Over the last decade, universities across Canada have seen an increase in mental health concerns within their student populations — and Dalhousie is no exception.
According to data from the National College Health Assessment survey carried out in 2013, 53 per cent of Dalhousie students reported feeling “overwhelming anxiety” within the previous 12 months of that year. This rose to 73 per cent by 2019. Add in a global pandemic and shifting academic requirements, and it’s no surprise that numbers are higher than ever and continuing to grow.
To help meet the mental health needs of students, Dalhousie Student Health & Wellness has added four new counsellors to its team: Dr. Jason Chatman, Melissa Hum, Joe Savidge and Marissa Walter.
“Right now, student demand for counselling at Dalhousie is at an all-time high,” says Verity Turpin, vice-provost of student affairs (acting). “The number of same-day counselling appointments held in October 2021 was 58 per cent higher than in October 2020.”
Same-day counselling at Dalhousie provides students with access to a counsellor on days where they may be experiencing increased anxiety or distress. During these appointments, a counsellor screens and assesses a student’s mental health needs, offers support and coping strategies, and discusses options that could include a referral for ongoing therapy if needed.
Students can book same-day counselling appointments Monday–Saturday, with appointments opening at 8 a.m. each day (except at 11 a.m. on Saturdays).
Since the start of the fall 2021 semester, there has been on average 92 same-day counselling appointments available each week, with approximately 75 per cent of those being booked by students. The Student Health & Wellness Centre has also had nearly 100 ongoing counselling appointments available each week.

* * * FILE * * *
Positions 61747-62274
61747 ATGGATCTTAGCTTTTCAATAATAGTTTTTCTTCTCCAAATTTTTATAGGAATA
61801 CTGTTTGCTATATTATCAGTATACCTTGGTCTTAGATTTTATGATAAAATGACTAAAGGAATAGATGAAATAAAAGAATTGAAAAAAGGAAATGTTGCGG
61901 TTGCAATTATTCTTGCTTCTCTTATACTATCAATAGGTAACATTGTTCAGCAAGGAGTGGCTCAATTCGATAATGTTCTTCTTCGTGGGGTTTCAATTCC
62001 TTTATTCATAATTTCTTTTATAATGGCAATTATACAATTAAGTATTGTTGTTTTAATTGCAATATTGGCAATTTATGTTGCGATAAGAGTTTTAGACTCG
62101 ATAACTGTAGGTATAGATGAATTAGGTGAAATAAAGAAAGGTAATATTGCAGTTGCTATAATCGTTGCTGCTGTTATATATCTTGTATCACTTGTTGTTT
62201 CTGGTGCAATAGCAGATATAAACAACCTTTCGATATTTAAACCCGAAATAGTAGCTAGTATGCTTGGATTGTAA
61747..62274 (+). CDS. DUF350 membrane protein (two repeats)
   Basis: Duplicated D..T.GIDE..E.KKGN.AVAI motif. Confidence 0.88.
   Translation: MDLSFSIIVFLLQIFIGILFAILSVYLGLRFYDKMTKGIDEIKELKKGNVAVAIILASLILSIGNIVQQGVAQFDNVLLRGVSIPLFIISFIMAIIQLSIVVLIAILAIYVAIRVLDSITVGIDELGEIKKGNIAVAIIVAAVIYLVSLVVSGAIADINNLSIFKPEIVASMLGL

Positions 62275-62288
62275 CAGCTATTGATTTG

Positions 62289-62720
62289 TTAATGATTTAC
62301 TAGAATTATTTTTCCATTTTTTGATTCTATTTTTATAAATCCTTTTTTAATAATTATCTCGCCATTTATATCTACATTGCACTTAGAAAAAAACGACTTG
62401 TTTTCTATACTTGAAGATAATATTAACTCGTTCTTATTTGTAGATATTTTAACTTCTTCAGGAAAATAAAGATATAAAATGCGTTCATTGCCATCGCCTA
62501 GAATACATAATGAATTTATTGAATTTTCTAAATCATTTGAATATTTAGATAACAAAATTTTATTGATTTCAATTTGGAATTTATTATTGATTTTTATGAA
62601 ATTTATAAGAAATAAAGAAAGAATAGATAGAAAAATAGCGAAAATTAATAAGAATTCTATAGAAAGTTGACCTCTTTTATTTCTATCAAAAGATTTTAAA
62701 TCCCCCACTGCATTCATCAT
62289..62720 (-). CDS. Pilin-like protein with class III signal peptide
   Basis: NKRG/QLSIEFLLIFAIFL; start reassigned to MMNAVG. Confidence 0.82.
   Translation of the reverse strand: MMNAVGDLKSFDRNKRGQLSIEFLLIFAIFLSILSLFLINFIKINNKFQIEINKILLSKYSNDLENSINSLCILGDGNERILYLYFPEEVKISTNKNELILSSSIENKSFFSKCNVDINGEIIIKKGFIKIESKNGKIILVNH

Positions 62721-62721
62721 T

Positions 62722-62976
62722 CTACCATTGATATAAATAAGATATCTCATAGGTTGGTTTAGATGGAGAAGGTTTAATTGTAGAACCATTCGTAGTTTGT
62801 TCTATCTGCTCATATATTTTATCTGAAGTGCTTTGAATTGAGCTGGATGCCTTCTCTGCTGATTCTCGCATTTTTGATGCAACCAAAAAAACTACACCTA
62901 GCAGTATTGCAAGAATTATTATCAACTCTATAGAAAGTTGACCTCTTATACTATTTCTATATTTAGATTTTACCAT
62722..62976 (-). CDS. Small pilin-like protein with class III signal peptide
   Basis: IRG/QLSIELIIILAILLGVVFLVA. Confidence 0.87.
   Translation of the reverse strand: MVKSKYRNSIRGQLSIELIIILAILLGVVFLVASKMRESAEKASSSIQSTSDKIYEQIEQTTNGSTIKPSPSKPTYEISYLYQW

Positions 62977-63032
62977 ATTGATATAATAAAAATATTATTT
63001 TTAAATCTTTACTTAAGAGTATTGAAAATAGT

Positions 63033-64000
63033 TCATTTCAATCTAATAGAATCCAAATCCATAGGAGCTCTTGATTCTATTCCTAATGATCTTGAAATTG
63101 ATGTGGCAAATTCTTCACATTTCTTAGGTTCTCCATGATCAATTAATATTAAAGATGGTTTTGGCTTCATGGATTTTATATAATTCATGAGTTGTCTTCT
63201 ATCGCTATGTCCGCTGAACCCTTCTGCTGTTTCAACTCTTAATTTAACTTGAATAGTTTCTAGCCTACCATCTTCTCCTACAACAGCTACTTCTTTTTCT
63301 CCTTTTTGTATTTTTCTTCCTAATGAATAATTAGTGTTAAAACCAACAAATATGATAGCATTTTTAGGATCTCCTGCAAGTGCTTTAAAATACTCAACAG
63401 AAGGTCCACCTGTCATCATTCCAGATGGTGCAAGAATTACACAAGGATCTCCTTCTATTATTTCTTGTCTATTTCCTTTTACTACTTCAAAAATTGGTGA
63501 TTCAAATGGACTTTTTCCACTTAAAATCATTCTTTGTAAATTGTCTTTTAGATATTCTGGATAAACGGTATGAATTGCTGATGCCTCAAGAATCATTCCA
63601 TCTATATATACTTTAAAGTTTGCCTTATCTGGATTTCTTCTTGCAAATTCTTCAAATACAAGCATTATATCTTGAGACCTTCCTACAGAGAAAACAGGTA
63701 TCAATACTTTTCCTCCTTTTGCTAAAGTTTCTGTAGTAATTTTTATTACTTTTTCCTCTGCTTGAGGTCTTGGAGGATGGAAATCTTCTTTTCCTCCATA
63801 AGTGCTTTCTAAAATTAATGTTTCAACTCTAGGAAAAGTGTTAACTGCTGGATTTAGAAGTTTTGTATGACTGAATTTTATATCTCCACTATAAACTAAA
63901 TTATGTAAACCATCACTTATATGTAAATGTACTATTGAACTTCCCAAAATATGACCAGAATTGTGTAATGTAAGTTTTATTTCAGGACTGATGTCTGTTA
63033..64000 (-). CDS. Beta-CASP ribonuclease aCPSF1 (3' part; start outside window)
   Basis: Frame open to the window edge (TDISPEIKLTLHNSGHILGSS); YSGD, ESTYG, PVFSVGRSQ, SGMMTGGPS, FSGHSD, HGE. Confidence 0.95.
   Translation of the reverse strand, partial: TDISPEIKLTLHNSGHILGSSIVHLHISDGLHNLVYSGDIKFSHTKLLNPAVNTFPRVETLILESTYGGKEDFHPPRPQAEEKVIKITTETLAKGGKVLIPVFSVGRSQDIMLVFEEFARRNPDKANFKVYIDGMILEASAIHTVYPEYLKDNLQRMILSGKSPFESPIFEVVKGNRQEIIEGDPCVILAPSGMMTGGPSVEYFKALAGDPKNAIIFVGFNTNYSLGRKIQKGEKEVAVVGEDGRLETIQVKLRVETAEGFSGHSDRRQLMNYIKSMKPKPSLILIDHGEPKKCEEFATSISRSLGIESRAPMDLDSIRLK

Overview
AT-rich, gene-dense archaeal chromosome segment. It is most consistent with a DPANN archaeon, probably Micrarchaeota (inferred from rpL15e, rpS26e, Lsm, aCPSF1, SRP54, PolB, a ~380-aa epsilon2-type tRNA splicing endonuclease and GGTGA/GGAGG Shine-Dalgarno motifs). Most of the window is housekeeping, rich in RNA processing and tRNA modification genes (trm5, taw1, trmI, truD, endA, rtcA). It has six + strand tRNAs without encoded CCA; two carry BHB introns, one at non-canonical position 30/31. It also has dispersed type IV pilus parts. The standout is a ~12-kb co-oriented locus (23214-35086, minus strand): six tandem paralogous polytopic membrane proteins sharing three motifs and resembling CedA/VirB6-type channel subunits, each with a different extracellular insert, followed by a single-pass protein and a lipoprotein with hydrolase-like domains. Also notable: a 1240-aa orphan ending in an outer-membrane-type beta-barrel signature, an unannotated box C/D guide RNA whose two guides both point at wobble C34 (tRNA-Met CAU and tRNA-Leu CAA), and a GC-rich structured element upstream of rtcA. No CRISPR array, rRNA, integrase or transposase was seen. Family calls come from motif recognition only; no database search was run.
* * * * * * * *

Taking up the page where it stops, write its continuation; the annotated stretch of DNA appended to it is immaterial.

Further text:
In addition to counselling appointments, group counselling has also been a well-utilized service, with students filling registration lists for 11 counselling groups and attending drop-in groups for Graduate Students, Eating Disorder Groups and Puppy Power Hour.
A diversity of perspectives
In addition to meeting this growing demand for counselling services, Dal’s new counsellors also bring important new perspectives to the table to help students.
“We understand the impact mental health can have on student success and overall wellness,” says Dr. David Pilon, director of counselling services at Dal. “Our new counsellors provide additional diversity for our interprofessional team both in terms of their disciplines of practice as well as their backgrounds.”
Learn more below about each counsellor:
- Dr. Jason Chatman, a psychologist, brings many years of experience in working with youth and young adults, particularly those identifying from marginalized groups.
- Melissa Hum, a social worker, has previous experience working at the Dalhousie School of Social Work Clinic.
- Marissa Walter is just completing her professional training as a Psychologist and her Master’s thesis research involves public affection-sharing and health associations in interracial relationships.
- Joe Savidge is a counsellor who brings many years of experience working with Youthspace, supporting countless youth in crisis across the country.
Turpin says the team is now better placed to meet the needs of students.
“Our interprofessional collaborative healthcare team is committed to supporting our students’ diverse mental health needs. We look forward to working with our new team members to help foster a healthy and inclusive campus community at Dalhousie.”
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